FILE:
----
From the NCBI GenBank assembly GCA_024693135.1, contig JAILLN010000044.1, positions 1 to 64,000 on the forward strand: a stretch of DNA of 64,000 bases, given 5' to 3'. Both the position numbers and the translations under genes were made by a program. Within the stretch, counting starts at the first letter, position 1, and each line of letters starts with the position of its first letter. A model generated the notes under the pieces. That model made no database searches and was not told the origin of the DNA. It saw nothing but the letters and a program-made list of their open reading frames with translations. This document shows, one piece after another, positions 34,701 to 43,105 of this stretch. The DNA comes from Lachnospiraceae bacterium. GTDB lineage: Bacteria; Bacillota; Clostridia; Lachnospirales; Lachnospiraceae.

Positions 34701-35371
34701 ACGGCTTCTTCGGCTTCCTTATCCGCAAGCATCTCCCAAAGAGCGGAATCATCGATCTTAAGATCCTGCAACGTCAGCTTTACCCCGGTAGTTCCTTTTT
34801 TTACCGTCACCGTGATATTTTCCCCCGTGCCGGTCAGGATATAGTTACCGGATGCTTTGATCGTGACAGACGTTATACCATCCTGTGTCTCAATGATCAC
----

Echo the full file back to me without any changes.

From the NCBI GenBank assembly GCA_024693135.1, contig JAILLN010000044.1, positions 1 to 64,000 on the forward strand: a stretch of DNA of 64,000 bases, given 5' to 3'. Both the position numbers and the translations under genes were made by a program. Within the stretch, counting starts at the first letter, position 1, and each line of letters starts with the position of its first letter. A model generated the notes under the pieces. That model made no database searches and was not told the origin of the DNA. It saw nothing but the letters and a program-made list of their open reading frames with translations. This document shows, one piece after another, positions 34,701 to 43,105 of this stretch. The DNA comes from Lachnospiraceae bacterium. GTDB lineage: Bacteria; Bacillota; Clostridia; Lachnospirales; Lachnospiraceae.

Positions 34701-35371
34701 ACGGCTTCTTCGGCTTCCTTATCCGCAAGCATCTCCCAAAGAGCGGAATCATCGATCTTAAGATCCTGCAACGTCAGCTTTACCCCGGTAGTTCCTTTTT
34801 TTACCGTCACCGTGATATTTTCCCCCGTGCCGGTCAGGATATAGTTACCGGATGCTTTGATCGTGACAGACGTTATACCATCCTGTGTCTCAATGATCAC